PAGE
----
I am not wrong about any of these companies. Please point out which companies are poorly capitalized? This information is from the CFTC. It’s the public record.

I realize that some people are upset that I pointed this out. Better to keep all this secret right so that people don’t know what is going on in the industry? For those traders who are concerned about whether or not their firm is financially risky ask yourself this question. In August of 2005 when everything at Refco was fine if you knew the firm was going out of business shortly thereafter and you had an account with them would you have kept your money there anyway and taken a “wait and see attitude?” Of course not. You’d have grabbed your money and ran. That’s just plain common sense.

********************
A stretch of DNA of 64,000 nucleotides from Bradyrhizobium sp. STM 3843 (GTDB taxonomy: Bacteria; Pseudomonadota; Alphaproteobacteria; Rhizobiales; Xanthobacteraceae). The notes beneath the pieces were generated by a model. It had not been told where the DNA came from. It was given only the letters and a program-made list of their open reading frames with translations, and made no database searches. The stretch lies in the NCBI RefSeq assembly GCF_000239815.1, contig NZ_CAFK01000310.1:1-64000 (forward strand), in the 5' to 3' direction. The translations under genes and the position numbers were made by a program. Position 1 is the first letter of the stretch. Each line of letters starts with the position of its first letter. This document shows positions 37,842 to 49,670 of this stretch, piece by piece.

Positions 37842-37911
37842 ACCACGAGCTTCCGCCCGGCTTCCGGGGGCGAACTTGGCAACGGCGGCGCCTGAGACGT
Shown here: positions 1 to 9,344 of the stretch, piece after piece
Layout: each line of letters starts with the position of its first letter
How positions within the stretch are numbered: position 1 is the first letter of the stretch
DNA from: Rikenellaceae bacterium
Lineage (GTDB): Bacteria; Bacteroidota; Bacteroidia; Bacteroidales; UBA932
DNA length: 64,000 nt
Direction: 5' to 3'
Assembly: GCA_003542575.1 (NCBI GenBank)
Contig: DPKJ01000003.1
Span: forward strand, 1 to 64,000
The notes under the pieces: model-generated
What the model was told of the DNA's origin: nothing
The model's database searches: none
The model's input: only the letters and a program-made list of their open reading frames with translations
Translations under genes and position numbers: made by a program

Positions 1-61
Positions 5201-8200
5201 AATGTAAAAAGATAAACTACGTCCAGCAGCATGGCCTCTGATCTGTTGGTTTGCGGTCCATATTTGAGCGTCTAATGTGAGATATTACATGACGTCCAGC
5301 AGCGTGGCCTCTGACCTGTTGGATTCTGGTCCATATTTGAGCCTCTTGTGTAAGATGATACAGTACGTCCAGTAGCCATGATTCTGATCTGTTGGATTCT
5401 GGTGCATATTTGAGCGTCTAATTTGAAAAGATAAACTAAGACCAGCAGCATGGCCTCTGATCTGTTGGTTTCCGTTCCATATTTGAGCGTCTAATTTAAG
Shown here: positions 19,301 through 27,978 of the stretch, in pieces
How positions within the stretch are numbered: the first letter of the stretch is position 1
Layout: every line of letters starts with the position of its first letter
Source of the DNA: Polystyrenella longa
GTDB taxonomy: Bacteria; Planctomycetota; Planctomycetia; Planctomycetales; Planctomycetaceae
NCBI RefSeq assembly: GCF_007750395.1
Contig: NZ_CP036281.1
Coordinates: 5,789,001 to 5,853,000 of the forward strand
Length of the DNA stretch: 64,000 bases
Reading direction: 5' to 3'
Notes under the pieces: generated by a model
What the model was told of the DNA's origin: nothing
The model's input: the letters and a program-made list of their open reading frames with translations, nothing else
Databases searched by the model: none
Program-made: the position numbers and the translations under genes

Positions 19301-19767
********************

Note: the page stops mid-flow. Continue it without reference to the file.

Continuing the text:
Well this is very concerning, but I see at least one and possibly two omissions in the firms you�ve listed, regarding your assessment. Before I say what that is, I’d like to know how you’ve arrived at the notion that these firms will be shut down if they don’t make the proposed capital requirement. Certainly there would be some kind of date that would be published in order for them to “true-up”. This seems very “x-files” to me. Further, even if such a requirement was issued by the NFA, and the CFTC “signs off” would they even have the authority to “shut down” a U.S business without supporting laws and due process? That seems very unlikely. Please fill me in on how you see the actual closing of the many firms listed (which currently have excess capital, but less than 5m) taking place.